Developing Graphics Frameworks with Java and OpenGL  book cover
1st Edition

Developing Graphics Frameworks with Java and OpenGL

  • Available for pre-order. Item will ship after April 27, 2022
ISBN 9780367720698
April 27, 2022 Forthcoming by CRC Press
264 Pages 135 Color & 19 B/W Illustrations

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Book Description

Developing Graphics Frameworks with Java and OpenGL shows you how to create software for rendering complete three-dimensional scenes. The authors explain the foundational theoretical concepts as well as the practical programming techniques that will enable you to create your own animated and interactive computer-generated worlds.

You will learn how to combine the power of OpenGL, the most widely adopted cross-platform API for GPU programming, with the accessibility and versatility of the Java programming language. Topics you will explore include generating geometric shapes, transforming objects with matrices, applying image-based textures to surfaces, and lighting your scene. Advanced sections explain how to implement procedurally generated textures, postprocessing effects, and shadow mapping. In addition to the sophisticated graphics framework you will develop throughout this book, with the foundational knowledge you will gain, you will be able to adapt and extend the framework to achieve even more spectacular graphical results.

Table of Contents

About the Authors

1. Introduction to Computer Graphics

1.1 Core Concepts and Vocabulary

1.2 The Graphics Pipeline

1.2.1 Application Stage

1.2.2 Geometry Processing

1.2.3 Rasterization

1.2.4 Pixel Processing

1.3 Setting up a Development Environment

1.4 Summary and Next Steps


2. Introduction to LWJGL and OpenGL

2.1 Creating Windows with LWJGL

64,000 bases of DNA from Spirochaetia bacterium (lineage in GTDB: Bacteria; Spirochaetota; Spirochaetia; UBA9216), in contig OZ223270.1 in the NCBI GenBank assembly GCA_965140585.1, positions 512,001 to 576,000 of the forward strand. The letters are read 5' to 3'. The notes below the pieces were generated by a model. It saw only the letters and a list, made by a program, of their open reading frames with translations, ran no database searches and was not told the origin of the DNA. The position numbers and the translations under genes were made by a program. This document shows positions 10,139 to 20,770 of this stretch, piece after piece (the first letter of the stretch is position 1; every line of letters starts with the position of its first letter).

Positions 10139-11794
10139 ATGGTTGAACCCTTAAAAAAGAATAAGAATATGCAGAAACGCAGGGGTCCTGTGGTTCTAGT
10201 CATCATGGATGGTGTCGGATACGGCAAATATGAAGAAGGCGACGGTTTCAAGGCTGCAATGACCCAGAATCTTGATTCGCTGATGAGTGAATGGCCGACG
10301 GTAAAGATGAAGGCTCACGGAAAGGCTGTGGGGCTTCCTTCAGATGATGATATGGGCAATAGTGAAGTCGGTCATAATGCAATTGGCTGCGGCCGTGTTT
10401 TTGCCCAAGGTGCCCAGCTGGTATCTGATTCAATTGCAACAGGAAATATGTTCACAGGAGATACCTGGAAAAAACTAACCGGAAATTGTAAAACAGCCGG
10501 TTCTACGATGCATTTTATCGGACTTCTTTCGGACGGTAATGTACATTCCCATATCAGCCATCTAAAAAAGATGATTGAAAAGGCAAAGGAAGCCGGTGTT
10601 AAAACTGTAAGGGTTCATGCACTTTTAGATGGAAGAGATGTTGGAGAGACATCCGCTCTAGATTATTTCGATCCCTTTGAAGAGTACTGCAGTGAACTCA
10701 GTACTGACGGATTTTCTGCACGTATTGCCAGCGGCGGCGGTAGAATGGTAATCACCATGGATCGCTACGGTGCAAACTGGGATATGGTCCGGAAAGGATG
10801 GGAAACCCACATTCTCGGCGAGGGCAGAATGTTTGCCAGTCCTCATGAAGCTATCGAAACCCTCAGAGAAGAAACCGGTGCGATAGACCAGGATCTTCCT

2.2 Drawing a Point

2.2.1 OpenGL Shading Language

2.2.2 Compiling GPU Programs

2.2.3 Rendering in the Application

2.3 Drawing Shapes

2.3.1 Using Vertex Buffers

2.3.2 An Attribute Class

2.3.3 Hexagons, Triangles and Squares

2.3.4 Passing Data Between Shaders

2.4 Working with Uniform Data

2.4.1 Introduction to Uniforms 

2.4.2 A Uniform Class 

2.4.3 Applications and Animations 

2.5 Adding Interactivity 

2.5.1 Keyboard Input with LWJGL 

2.5.2 Incorporating with Graphics Programs

2.6 Summary and Next Steps   


3. Matrix Algebra and Transformations 

3.1 Introduction to Vectors and Matrices 

3.1.1 Vector Definitions and Operations 

3.1.2 Linear Transformations and Matrices 

3.1.3 Vectors and Matrices in Higher Dimensions  

3.2 Geometric Transformations  

3.2.1 Scaling  

3.2.2 Rotation  

3.2.3 Translation  

3.2.4 Projections  

3.2.5 Local Transformations  

3.3 A Matrix Class  

3.4 Incorporating with Graphics Programs  

3.5 Summary and Next Steps  


4. A Scene Graph Framework 

4.1 Overview of Class Structure 

4.2 3D Objects 

4.2.1 Scene and Group 

4.2.2 Camera 

4.2.3 Mesh 

4.3 Geometry objects 

4.3.1 Rectangles   

4.3.2 Boxes  

4.3.3 Polygons  

4.3.4 Parametric Surfaces and Planes  

4.3.5 Spheres and Related Surfaces  

4.3.6 Cylinders and Related Surfaces  

4.4 Material objects  

4.4.1 Base Class  

4.4.2 Basic Materials  

4.5 Rendering Scenes  

4.6 Custom Geometry and Material Objects  

4.7 Extra Components  

4.7.1 Axes and Grids  

4.7.2 Movement Rig  

4.8 Summary and Next Steps   


5. Textures 

5.1 A Texture Class 

5.2 Texture Coordinates 

5.2.1 Rectangles 

5.2.2 Boxes 

5.2.3 Polygons 

5.2.4 Parametric Surfaces  

5.3 Using Textures in Shaders  

5.4 Rendering Scenes with Textures  

5.5 Animated Effects with Custom Shaders  

5.6 Procedurally Generated Textures  

5.7 Using Text in Scenes    

5.7.1 Billboarding  

5.7.2 Heads-Up Displays and Orthogonal Cameras  

5.8 Rendering Scenes to Textures  

5.9 Post-Processing  

5.10 Summary and Next Steps


6. Light and Shadow 

6.1 Introduction to Lighting 

6.2 Light Classes 

6.3 Normal Vectors 

6.3.1 Rectangles 

6.3.2 Boxes 

6.3.3 Polygons 

6.3.4 Parametric Surfaces 

6.4 Using Lights in Shaders  

6.4.1 Structs and Uniforms  

6.4.2 Light-Based Materials  

6.5 Rendering Scenes with Lights  

6.6 Extra Components  

6.7 Bump Mapping  

6.8 Bloom and Glow Effects  

6.9 Shadows 

6.9.1 Theoretical Background  

6.9.2 Adding Shadows to the Framework  

6.10 Summary and Next Steps  


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Lee Stemkoski is a professor of mathematics and computer science. He earned his Ph.D. in mathematics from Dartmouth College in 2006 and has been teaching at the college level since. His specialties are computer graphics, video game development, and virtual and augmented reality programming.

James Cona is an up and coming software engineer who studied computer science at Adelphi University. Some of his specific interests include music, video game programming, 3D graphics, artificial intelligence, and clear and efficient software development in general.